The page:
By contrast, development of the United States' only proposed long-term repository, at Nevada's Yucca Mountain site, has stalled again and looks set to be abandoned after two decades of work and more than $10 billion in investment (see Nature 458, 1086–1087; 2009). The Obama administration wants to scrap the Yucca Mountain site, and has created a commission to explore alternatives. One of the main problems is that the selection of Yucca Mountain by the US Congress in 1987 was, from the outset, a political rather than a scientific choice. "There are far better geological sites in the US than Yucca Mountain," says Patrick Landais, a geologist and scientific director of ANDRA, as we tour the lab in hard hats and fluorescent overalls. Like many experts, he questions Yucca's geological suitability: "When I went to the top of Yucca Mountain and saw the volcanoes below, that worried me."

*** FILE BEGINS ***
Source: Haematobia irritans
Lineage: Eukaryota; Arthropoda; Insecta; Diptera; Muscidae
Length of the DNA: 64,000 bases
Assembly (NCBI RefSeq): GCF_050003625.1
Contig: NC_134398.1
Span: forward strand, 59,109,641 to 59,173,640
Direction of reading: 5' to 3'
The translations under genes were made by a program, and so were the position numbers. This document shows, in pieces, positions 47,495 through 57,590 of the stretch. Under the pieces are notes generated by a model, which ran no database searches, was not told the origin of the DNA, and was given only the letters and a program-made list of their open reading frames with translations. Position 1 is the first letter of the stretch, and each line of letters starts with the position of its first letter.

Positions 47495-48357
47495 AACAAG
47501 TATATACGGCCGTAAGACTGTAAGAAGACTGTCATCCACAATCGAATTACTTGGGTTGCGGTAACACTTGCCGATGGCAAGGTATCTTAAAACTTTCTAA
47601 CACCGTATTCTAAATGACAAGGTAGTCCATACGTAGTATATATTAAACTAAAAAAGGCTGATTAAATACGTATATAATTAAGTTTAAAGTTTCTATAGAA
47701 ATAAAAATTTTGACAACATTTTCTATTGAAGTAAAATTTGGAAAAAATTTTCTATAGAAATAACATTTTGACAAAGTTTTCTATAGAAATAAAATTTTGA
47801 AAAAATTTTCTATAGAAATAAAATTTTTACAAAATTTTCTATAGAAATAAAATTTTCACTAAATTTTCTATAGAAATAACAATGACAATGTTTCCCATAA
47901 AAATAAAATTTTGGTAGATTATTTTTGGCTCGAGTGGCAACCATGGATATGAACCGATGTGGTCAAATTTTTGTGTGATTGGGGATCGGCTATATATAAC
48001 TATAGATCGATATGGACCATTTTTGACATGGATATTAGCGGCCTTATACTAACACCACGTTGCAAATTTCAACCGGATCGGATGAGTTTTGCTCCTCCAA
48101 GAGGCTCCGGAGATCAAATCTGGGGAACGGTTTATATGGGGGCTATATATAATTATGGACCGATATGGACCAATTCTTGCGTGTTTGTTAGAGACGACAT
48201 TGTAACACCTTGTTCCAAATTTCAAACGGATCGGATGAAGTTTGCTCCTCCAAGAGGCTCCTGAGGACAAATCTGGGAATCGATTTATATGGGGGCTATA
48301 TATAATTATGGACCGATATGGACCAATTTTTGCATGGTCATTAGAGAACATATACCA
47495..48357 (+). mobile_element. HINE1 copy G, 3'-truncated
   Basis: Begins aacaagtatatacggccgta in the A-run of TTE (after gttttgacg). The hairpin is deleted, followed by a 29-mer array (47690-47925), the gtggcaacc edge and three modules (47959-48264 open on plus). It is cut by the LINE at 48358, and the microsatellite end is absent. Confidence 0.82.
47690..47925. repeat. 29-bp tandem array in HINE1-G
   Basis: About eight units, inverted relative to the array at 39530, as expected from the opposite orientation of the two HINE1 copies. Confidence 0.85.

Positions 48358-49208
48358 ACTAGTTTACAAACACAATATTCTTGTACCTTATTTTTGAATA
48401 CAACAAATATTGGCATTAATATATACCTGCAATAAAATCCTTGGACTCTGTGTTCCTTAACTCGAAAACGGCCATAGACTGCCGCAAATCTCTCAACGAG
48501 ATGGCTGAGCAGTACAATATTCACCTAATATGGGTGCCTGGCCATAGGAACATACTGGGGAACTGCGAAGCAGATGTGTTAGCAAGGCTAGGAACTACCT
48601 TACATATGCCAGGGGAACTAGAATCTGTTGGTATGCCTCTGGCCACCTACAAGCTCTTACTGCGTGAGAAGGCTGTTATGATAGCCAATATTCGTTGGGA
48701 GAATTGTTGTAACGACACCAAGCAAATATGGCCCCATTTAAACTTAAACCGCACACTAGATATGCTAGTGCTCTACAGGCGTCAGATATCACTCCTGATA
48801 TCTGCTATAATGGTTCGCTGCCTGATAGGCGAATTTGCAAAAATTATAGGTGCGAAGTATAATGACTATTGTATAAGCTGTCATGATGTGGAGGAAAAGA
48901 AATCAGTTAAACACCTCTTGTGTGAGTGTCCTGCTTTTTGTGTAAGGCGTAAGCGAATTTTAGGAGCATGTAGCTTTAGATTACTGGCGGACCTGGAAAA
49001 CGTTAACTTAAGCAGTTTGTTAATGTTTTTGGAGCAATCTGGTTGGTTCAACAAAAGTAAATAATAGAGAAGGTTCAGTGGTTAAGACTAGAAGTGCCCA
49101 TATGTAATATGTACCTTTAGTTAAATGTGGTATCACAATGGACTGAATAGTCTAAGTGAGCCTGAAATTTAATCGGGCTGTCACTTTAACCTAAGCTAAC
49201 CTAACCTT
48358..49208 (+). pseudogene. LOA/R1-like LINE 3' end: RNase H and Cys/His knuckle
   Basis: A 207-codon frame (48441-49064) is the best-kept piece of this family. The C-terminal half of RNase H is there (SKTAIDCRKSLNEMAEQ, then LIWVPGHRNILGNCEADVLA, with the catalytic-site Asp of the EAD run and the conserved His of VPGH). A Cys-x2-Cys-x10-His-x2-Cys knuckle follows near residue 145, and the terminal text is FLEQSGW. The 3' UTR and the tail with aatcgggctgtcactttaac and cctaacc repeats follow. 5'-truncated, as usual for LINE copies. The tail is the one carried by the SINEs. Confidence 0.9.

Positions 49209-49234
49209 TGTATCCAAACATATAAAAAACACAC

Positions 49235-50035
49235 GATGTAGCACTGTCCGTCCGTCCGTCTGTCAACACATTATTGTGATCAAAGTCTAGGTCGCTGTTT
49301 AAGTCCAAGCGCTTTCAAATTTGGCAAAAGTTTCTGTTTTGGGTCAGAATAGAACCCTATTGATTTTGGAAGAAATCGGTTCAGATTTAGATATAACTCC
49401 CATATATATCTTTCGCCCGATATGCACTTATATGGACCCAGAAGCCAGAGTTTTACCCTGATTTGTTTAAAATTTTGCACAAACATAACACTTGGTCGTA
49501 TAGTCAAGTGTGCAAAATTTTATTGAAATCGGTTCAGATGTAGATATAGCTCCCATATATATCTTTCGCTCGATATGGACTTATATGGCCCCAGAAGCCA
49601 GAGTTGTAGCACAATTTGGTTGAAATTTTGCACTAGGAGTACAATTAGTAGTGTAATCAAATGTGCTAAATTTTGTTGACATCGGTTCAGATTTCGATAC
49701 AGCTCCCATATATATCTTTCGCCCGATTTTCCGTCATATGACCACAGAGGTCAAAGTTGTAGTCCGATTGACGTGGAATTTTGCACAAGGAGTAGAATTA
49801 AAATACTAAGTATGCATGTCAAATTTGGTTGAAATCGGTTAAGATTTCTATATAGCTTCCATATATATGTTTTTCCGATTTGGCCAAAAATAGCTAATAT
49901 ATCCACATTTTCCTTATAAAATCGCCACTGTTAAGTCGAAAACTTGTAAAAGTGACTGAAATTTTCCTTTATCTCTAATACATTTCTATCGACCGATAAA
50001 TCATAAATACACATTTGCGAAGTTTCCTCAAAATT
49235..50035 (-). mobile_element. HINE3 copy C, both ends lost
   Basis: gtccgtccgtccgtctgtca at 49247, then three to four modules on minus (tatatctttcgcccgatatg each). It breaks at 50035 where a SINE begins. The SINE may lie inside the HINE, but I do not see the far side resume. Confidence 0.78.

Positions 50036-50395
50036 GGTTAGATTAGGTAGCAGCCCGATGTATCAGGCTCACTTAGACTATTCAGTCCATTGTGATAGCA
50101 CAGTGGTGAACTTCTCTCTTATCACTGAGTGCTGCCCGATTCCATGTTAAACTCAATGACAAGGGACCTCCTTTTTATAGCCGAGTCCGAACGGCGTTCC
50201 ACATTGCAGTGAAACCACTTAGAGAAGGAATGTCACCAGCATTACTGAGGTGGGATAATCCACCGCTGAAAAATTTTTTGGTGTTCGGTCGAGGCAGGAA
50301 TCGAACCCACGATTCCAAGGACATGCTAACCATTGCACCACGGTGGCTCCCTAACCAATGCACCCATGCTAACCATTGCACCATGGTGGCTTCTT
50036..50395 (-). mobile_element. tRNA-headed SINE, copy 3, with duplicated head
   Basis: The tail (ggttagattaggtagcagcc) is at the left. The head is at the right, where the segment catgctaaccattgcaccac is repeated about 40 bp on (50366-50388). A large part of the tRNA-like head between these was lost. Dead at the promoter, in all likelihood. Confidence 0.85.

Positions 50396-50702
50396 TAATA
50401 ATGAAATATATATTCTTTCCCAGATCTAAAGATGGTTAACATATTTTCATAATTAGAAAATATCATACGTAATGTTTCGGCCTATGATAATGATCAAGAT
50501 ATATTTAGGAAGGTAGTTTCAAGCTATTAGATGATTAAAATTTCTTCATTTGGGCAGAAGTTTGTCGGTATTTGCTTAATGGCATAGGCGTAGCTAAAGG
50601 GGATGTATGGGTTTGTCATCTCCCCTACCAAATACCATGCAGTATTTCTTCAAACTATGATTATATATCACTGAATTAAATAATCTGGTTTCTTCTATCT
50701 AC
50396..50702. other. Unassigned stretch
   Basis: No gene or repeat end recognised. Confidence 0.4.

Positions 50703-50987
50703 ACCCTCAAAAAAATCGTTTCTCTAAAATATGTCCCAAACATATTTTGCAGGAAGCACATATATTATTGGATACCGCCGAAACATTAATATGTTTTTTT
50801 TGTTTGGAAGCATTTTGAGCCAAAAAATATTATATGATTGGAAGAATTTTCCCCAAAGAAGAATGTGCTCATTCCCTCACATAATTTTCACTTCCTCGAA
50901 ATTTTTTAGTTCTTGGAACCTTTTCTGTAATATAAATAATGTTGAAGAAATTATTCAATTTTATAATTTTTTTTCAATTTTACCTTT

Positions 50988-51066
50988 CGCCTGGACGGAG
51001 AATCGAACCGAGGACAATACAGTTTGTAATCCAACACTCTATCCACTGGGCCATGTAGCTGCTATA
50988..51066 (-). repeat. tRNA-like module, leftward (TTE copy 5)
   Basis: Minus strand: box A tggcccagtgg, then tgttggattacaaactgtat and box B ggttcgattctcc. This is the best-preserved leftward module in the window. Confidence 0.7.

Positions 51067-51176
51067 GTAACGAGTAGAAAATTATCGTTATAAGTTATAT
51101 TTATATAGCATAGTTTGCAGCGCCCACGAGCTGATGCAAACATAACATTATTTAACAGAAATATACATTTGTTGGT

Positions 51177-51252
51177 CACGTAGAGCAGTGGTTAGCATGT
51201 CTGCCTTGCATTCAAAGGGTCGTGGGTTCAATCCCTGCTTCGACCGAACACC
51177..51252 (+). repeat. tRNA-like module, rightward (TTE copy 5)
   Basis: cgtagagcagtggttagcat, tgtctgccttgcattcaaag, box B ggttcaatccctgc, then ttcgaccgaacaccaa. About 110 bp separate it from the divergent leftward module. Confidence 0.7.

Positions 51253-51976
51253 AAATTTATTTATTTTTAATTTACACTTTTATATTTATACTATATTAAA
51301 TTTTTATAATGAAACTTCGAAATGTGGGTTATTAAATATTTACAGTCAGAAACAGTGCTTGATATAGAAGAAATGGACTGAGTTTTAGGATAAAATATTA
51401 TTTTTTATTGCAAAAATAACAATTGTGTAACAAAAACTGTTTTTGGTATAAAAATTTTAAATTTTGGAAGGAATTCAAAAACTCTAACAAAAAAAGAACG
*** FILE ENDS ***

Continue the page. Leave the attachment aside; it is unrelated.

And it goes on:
Efforts by the US federal government to find a site have been stymied by opposition from individual states, where people are uneasy about having a nuclear dump in their backyard. European countries have taken a more scientific and stepwise approach to locating sites, which has engendered greater public confidence — in typical Scandinavian tradition, Sweden and Finland involved local communities in decisions from the outset, which has increased acceptability.

Sensors in the tunnel walls monitor the rock around the clock.E. Sutre/ANDRA

France generates about 80% of its electricity from its 58 nuclear power plants, and is a world leader in the technology. Nuclear power enjoys staunch cross-party support in the country, and the economic incentives that the storage facility offers to the Bure region have been welcomed by local officials. Anti-nuclear groups also have little clout. Perhaps unsurprisingly, there has been little effective resistance to the Bure facility. Mobilizing public opinion to oppose the repository is difficult because the majority of the French are "indifferent" to nuclear power issues, says Sophia Majnoni, head of Greenpeace France's nuclear campaign. The group does not oppose geological storage research, but is concerned that plans to seal the repository after a century of use would make it almost impossible to deal with a subsequent problem in the facility.